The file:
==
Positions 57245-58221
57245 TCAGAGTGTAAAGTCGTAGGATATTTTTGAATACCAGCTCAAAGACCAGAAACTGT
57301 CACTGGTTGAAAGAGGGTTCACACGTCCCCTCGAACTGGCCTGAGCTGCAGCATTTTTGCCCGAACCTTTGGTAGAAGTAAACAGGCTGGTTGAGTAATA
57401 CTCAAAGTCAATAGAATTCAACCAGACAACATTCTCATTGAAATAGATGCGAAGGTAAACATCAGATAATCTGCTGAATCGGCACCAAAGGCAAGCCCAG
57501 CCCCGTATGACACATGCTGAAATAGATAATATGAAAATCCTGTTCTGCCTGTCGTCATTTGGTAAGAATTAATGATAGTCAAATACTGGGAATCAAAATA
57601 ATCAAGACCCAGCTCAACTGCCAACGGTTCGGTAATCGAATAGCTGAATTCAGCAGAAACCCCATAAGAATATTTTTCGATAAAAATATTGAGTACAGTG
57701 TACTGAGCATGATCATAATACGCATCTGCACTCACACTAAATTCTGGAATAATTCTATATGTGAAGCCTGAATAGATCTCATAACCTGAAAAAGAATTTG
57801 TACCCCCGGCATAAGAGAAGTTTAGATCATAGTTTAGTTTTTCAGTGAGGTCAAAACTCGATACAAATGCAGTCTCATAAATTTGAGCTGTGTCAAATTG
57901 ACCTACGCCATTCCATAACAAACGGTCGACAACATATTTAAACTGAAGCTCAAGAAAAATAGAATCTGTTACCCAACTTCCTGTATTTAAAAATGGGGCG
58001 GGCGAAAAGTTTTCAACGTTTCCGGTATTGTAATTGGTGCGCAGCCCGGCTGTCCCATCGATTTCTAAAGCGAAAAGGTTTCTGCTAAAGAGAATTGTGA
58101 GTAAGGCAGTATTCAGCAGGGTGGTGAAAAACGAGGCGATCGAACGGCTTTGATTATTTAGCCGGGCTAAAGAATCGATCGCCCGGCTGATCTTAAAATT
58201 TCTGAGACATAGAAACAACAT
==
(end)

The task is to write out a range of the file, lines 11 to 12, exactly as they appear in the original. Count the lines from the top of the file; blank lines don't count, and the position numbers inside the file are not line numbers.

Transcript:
58101 GTAAGGCAGTATTCAGCAGGGTGGTGAAAAACGAGGCGATCGAACGGCTTTGATTATTTAGCCGGGCTAAAGAATCGATCGCCCGGCTGATCTTAAAATT
58201 TCTGAGACATAGAAACAACAT